Garcia started Game 2 and gave up a grand slam in the first inning before leaving with no outs in the second because of discomfort in his right knee. Manager Dusty Baker announced Thursday that Garcia would get the ball for Game 6 and said the Astros are confident the problem is behind Garcia and he’ll be 100% healthy for Friday’s start.
The Astros fell behind 2-1 in the series after two big wins by the Red Sox. But they rode their powerful offence to consecutive victories in the last two games to take the series lead and move within a win of advancing to the World Series for the second time in three seasons.
The Astros won the championship in 2017, a crown tainted by the team’s sign-stealing scandal, before losing to the Washington Nationals in seven games in the 2019 World Series.
The Red Sox previously announced that Nathan Eovaldi would start Game 6. Eovaldi got the win in a solid Game 2 start but was charged with the loss in Game 4 after giving up the go-ahead runs after coming in with the game tied in the ninth.
The Astros got eight terrific innings from Framber Valdez in a 9-1 win in Game 5. The performance gave Houston’s taxed bullpen a much-needed break after relievers pitched 29 1/3 innings combined through the first four games.
Baker said Jake Odorizzi would be available for long relief Friday if needed. Odorizzi threw 82 pitches in four innings in Game 2 after taking over following the injury to Garcia.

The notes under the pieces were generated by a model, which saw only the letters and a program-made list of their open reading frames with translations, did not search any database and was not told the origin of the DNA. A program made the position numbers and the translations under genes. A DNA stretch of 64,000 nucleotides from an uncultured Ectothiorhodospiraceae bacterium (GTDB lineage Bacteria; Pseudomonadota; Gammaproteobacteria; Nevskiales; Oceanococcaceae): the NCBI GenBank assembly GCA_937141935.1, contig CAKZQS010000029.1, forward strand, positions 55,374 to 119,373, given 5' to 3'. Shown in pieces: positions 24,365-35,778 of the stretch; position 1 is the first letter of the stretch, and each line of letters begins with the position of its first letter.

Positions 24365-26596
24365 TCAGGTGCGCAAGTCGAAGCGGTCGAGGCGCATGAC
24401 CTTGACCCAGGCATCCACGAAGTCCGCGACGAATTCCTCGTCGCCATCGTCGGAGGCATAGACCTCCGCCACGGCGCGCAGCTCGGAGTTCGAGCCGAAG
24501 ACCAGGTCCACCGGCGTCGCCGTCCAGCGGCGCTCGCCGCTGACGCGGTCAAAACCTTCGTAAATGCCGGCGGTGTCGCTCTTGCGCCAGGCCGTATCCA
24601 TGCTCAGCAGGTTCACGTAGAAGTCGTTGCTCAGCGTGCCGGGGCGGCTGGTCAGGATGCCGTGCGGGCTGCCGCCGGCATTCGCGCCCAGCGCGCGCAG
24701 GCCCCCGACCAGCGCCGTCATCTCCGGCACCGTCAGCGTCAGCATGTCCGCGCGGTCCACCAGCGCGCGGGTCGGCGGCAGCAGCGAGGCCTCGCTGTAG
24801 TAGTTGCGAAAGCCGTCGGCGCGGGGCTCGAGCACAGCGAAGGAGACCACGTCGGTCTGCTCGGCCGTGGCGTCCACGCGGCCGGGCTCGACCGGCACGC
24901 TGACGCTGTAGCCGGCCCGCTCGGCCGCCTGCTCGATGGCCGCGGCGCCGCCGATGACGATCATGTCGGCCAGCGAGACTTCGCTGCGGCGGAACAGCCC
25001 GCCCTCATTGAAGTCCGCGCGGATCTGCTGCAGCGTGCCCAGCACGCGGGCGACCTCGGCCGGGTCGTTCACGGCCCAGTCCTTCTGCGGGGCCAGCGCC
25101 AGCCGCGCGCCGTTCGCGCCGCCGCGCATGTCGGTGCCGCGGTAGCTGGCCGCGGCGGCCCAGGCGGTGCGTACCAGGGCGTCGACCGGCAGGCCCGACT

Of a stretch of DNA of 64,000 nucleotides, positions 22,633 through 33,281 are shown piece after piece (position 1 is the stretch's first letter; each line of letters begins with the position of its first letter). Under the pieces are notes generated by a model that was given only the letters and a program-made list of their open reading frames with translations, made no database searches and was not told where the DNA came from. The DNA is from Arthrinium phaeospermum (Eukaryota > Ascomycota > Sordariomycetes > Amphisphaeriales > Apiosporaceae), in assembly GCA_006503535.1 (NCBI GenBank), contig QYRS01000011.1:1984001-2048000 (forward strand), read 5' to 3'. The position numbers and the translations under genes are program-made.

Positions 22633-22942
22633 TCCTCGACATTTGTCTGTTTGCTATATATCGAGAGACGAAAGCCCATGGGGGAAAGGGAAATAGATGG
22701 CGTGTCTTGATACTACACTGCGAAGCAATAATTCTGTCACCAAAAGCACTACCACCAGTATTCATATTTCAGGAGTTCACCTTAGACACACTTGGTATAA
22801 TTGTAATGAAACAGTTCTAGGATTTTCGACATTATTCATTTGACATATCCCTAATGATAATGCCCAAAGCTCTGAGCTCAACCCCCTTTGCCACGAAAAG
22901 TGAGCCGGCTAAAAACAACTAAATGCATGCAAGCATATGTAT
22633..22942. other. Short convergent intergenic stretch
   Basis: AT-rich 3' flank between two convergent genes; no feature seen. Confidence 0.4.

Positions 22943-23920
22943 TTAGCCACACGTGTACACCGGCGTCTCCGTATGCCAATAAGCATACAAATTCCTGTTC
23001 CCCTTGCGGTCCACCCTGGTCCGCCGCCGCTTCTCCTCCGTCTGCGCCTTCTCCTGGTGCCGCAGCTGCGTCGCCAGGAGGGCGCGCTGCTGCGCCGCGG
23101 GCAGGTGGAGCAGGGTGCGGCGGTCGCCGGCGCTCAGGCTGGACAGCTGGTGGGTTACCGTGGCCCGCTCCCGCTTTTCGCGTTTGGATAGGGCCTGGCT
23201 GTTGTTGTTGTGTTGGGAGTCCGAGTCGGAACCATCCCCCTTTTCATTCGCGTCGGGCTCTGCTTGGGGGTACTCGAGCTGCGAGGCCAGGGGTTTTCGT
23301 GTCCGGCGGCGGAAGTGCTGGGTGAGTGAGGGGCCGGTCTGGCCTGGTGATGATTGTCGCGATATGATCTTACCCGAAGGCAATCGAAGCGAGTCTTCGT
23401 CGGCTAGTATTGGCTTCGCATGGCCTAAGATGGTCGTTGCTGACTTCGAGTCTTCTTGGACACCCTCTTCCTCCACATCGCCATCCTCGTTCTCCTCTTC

Baker also said rookie center fielder Jake Meyers, who hasn’t played this series after injuring his shoulder in the final game of the ALDS, probably wouldn’t return to the lineup in this series. He said Meyers could pinch-run or pinch-hit but isn’t ready to return to the field. Fellow rookies Chas McCormick and rookie Jose Siri have filled in at center against the Red Sox.
Houston is without ace Lance McCullers Jr. for this series because of a flexor pronator muscle strain in his right arm. Baker said Thursday that McCullers still hasn’t resumed throwing, so it’s unclear if he would be available to return if the Astros were to advance.
If necessary, Game 7 would be Saturday night in Houston.
It's Western's running game vs. Saskatchewan's air attack in Vanier Cup – CBC.ca
When Greg Marshall became head coach of the Western Mustangs football team in 2007, he set at standard that remains unyieldingly high.
In his tenure, Western has contended for major championships nearly every year, playing in the Yates Cup OUA title game 11 times and winning six.
They’ve also played in two Vanier Cup national championships, winning once in 2017 and adding to the two national titles Marshall won as an assistant under Larry Haylor.
At this point, winning is not merely expected, it’s required.
But when the Mustangs face the Saskatchewan Huskies Saturday in the 56th Vanier Cup in Quebec City, they’ll battle a program with similar aspirations. The game can be seen live on CBC Television, CBC Gem and CBCSports.ca starting at 1 p.m. ET.
WATCH | CBC’s Signa Butler, Justin Dunk discuss what to know ahead of the Vanier Cup: